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Nonresident but Earned Vermont Income

If you were not a resident of Vermont during the tax year but earned Vermont income, calculate your income using the information that follows to determine whether you must file a Vermont income tax return.

You are a nonresident if you do not qualify as a resident during any part of the taxable year.

If you were not a resident of Vermont for the full tax year but earned income in Vermont, then your income is the sum of the following types of income as long as they are required to be included in federal adjusted gross income:

  • Rents and royalties from ownership of property located in Vermont

  • Gains from the sale or exchange of Vermont property, including the sale of timber or timber rights

  • Wages, salaries, commissions, or other income received for services performed in Vermont

  • Income from every business, trade, profession, or occupation conducted in Vermont, including money received:

    1. under an agreement not to compete with a business operation in Vermont

    2. for goodwill associated with the sale of a Vermont business, or

    3. for contractual services associated with the sale of a Vermont business unless it is shown that the compensation for services does not constitute income from the sale of the business

  • Income previously deferred under a nonqualified deferred compensation plan and income derived from such previously deferred income

Nonresidents with a filing requirement will file Form IN-111, Vermont Income Tax Return and Schedule IN-113, Income Adjustment Calculations.

The following types of income are not included as Vermont income for a nonresident:

  • Income received for a dramatic performance in a commercial film as long as the income is excluded from personal income tax in the state of residence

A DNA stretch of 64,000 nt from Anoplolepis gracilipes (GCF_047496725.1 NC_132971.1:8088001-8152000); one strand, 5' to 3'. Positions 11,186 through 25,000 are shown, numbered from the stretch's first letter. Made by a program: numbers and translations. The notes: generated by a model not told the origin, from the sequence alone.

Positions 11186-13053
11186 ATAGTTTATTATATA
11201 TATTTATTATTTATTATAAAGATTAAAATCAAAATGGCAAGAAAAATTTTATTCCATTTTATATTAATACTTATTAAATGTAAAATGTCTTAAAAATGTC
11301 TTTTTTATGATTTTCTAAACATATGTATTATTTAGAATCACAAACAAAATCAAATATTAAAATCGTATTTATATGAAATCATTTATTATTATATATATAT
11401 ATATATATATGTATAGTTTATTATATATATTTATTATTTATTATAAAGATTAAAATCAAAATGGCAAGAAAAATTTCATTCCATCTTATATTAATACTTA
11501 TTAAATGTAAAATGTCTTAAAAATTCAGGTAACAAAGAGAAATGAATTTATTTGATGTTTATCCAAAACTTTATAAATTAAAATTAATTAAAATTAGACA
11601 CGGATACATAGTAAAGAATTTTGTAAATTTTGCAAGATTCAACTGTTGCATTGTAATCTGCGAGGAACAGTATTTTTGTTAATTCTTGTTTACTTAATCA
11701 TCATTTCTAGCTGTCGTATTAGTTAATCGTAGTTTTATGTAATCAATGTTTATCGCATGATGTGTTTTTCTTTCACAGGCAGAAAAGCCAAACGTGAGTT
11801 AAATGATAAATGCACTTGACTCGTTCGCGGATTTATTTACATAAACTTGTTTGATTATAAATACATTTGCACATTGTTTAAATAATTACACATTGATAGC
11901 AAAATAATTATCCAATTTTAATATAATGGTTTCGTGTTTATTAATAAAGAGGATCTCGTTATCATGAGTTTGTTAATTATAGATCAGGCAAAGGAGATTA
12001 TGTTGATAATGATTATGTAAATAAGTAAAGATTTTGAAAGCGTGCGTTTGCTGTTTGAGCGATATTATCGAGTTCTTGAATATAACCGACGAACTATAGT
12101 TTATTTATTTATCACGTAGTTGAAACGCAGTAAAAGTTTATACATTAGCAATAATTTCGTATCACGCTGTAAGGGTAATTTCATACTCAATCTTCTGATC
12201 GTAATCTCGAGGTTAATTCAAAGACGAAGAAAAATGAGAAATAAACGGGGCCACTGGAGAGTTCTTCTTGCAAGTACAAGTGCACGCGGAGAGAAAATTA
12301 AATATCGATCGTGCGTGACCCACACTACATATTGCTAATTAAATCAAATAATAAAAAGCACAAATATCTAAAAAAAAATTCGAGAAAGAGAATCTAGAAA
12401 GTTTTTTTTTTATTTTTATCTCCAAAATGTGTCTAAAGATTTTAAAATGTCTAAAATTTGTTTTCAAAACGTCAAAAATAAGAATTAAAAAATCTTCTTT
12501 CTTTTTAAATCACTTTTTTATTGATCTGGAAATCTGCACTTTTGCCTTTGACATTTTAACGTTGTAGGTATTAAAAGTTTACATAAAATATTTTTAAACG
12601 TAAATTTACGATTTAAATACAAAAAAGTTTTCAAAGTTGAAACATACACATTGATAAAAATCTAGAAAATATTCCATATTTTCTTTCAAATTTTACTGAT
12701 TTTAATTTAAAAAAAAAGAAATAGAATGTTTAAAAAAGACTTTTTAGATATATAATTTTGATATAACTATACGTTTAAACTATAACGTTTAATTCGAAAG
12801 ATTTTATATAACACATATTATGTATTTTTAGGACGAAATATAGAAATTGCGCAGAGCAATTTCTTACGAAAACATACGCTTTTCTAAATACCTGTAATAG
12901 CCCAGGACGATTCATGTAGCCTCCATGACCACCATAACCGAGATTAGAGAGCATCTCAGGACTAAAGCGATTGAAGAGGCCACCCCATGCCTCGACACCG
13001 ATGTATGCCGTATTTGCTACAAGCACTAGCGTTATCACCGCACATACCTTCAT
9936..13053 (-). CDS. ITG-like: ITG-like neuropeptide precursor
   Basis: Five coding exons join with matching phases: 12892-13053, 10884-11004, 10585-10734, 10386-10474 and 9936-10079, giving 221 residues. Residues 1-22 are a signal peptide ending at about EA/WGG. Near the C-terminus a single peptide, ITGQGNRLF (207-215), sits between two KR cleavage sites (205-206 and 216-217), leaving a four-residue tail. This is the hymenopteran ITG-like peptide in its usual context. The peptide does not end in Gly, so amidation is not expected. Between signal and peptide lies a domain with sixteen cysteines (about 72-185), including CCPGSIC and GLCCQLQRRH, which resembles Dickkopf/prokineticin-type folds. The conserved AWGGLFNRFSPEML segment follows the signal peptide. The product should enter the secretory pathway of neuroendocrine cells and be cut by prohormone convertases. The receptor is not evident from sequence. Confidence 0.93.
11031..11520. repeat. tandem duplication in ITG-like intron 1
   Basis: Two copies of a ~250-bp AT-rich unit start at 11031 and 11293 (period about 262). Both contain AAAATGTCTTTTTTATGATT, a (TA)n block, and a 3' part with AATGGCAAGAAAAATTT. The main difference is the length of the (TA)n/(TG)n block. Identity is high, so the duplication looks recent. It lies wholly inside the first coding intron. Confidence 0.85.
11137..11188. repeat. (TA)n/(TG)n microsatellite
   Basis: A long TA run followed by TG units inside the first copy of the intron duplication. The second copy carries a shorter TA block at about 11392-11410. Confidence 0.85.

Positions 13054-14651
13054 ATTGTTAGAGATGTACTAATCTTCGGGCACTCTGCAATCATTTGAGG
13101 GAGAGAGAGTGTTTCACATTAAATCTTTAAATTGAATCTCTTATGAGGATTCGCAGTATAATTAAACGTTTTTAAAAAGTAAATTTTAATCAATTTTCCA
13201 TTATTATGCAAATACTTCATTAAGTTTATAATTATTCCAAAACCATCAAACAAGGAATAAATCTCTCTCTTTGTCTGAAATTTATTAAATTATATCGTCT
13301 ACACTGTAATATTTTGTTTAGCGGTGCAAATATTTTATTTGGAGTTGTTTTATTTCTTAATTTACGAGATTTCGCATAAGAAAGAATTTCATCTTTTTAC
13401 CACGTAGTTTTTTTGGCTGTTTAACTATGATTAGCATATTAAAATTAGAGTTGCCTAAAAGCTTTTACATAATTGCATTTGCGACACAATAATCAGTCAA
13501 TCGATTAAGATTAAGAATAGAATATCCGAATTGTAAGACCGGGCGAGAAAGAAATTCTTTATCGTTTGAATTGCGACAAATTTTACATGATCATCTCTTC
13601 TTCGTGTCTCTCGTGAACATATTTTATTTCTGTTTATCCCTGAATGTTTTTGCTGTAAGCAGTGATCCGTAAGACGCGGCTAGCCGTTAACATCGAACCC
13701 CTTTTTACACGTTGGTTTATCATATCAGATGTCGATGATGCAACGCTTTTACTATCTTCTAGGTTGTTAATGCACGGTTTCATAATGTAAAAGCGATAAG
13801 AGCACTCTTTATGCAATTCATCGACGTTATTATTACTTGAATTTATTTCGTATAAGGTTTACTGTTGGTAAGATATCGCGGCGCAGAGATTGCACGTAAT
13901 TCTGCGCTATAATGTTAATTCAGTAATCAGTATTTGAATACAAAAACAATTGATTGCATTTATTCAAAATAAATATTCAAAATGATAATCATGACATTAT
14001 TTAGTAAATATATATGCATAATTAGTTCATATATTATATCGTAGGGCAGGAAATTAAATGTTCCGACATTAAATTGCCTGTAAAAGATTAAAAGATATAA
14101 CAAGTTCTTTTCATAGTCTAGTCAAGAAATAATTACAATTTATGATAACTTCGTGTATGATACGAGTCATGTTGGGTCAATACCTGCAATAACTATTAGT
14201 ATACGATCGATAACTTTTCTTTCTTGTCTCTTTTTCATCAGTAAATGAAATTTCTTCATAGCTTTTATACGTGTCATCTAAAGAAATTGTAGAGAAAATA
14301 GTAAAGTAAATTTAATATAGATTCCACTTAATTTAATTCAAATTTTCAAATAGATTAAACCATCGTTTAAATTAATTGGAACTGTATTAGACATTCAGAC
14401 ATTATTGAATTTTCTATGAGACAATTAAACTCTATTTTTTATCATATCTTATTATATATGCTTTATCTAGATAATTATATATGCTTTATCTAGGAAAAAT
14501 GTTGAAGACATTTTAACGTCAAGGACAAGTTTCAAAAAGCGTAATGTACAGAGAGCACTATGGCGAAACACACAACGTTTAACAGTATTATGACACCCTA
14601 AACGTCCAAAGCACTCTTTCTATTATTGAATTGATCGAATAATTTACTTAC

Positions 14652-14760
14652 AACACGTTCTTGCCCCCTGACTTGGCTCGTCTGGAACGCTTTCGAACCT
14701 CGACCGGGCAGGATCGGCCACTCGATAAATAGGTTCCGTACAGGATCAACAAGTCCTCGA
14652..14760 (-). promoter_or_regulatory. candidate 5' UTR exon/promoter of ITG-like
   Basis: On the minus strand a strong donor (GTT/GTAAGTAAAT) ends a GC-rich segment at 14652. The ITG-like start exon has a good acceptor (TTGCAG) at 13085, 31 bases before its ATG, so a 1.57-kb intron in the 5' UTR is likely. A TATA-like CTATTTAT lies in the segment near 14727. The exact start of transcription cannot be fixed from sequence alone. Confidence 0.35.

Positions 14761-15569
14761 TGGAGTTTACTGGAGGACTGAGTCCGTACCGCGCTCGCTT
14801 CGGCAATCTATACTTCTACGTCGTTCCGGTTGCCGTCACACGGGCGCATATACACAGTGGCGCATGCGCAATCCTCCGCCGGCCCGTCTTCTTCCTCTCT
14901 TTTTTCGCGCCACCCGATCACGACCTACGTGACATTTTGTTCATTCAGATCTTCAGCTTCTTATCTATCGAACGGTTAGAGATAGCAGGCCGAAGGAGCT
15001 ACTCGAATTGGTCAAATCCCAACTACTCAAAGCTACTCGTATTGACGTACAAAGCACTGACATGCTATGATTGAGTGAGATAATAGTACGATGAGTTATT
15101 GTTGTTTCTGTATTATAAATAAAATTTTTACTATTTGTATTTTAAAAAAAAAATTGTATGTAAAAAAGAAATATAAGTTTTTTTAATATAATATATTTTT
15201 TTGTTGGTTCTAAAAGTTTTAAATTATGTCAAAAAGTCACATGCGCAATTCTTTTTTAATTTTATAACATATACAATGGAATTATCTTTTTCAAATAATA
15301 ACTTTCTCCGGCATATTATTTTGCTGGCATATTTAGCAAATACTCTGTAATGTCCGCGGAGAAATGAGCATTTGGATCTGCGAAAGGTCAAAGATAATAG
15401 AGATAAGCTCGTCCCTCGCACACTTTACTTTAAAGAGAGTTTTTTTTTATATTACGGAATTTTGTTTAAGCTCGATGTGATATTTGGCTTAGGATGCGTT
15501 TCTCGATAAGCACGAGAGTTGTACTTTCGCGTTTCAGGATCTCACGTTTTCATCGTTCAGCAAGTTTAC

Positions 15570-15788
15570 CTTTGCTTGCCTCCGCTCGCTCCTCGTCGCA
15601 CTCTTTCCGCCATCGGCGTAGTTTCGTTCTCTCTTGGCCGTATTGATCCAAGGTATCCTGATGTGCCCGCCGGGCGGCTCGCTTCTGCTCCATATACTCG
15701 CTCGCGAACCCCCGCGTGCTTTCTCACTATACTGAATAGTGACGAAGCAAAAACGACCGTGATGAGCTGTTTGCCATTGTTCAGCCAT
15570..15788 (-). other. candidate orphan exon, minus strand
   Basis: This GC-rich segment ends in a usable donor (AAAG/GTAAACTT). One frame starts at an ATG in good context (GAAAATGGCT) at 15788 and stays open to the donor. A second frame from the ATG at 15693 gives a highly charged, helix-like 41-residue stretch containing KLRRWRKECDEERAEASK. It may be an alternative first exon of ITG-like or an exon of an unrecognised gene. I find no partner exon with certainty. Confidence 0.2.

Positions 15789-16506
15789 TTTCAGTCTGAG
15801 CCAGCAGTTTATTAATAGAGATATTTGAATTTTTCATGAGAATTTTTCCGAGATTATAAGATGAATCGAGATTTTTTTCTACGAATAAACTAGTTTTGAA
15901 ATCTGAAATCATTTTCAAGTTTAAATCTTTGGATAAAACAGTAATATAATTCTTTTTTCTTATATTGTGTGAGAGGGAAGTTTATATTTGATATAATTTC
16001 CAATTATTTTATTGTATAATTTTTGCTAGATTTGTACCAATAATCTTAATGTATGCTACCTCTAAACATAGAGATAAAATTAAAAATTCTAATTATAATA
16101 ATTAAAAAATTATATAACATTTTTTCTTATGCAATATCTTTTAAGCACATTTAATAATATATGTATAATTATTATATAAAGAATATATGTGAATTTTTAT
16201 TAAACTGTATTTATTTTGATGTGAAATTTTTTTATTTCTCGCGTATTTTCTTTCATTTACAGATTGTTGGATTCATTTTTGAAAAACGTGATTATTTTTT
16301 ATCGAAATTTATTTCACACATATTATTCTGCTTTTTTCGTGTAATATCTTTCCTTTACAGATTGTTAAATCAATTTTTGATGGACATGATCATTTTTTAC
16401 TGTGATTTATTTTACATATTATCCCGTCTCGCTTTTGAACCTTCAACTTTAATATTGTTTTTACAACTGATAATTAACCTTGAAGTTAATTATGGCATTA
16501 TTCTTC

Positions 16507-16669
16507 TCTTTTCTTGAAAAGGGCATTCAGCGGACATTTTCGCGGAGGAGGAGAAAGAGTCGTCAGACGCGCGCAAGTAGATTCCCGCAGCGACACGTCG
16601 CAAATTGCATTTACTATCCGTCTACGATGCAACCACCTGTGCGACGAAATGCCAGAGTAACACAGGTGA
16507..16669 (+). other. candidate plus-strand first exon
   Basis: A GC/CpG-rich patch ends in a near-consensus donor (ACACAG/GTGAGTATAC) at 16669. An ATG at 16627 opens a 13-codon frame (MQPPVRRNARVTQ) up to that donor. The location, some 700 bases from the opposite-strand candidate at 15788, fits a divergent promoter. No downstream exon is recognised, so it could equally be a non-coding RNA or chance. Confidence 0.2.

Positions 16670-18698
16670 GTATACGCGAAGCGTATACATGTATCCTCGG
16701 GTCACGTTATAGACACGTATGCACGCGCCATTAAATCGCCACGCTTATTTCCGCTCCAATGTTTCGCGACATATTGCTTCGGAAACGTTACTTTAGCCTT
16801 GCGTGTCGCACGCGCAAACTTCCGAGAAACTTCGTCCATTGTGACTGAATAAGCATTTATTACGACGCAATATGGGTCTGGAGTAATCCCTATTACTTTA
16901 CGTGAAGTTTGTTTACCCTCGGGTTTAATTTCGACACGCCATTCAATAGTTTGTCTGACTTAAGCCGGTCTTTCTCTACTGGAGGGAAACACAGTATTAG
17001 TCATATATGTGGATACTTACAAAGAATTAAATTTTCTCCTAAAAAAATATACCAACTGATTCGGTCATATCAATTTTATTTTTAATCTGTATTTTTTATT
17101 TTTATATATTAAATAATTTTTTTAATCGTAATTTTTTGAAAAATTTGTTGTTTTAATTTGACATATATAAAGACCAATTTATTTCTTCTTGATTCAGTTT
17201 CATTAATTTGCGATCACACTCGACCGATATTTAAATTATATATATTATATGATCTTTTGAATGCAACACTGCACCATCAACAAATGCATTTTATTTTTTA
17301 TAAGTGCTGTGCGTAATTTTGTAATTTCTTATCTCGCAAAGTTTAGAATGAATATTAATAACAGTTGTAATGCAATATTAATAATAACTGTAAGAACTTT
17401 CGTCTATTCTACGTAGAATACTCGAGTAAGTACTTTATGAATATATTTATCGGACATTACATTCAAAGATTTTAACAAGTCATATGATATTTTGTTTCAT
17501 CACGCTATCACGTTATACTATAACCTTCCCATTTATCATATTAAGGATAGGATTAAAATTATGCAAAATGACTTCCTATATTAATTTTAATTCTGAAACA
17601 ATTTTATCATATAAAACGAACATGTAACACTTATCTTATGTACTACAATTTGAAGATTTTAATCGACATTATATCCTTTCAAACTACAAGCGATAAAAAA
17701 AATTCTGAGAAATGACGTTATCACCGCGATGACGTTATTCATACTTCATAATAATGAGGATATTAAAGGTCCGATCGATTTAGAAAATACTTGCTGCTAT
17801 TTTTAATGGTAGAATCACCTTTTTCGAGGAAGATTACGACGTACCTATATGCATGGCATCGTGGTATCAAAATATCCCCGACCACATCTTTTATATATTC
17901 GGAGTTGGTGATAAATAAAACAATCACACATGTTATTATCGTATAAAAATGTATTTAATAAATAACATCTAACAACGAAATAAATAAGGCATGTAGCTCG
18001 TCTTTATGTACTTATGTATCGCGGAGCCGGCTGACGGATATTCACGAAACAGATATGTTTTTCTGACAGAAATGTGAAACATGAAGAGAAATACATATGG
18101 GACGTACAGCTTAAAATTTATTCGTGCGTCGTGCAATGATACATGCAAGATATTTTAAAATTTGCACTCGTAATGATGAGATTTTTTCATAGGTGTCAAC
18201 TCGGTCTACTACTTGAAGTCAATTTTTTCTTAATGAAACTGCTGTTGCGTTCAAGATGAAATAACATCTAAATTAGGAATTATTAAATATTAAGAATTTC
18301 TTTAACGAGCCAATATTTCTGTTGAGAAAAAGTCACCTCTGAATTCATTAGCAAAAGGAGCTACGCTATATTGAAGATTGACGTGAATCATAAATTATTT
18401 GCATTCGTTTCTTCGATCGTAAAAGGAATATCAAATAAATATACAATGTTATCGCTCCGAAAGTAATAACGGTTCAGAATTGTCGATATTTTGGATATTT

• Full-time, active duty pay while stationed in Vermont from the armed services when the pay is earned outside of Vermont. For more information, see Vermont Income Tax for Military Personnel.

  • Activities or services to create or maintain a web or internet site.

If the result is net income of more than $100 or gross income (income before any losses) of more than $1,000, then you must file a Vermont income tax return.

Other Types of Income

As a general rule, taxpayers are required to use the same filing status for their Vermont income tax return as they do on their federal return. For example, when filing a federal return using Married Filing Jointly status, taxpayers should file a should file a Married Filing Jointly Vermont tax return.

There are two exceptions to the general rule:

  • When a spouse is not a resident of Vermont and has earned no income in Vermont

  • When the couple has been joined by civil union

The exceptions are described in detail in Technical Bulletin 55, Exceptions to Requirements that Vermont Filing Status Must Mirror Federal Filing Status; Procedures for Allocation of Exemptions and Deductions for Recomputed Federal Income Tax Returns.

If you are a nonresident of Vermont and received income from activities necessary to create or maintain your website, the income is not taxed by Vermont.

This includes:

  • Income from the ownership of data or programming code in Vermont, or the use of the data or programming code by someone other than the owner, or use by someone not in Vermont

  • If you own or receive services from computer servers in Vermont

  • If you receive services from a computer service provider or web hosting service in Vermont

Income received by a nonresident through a partnership, limited liability company, or trust also is not taxed by Vermont if the entity’s activities in Vermont are limited to the above activities and no other activity of the entity creates a connection (nexus) with Vermont.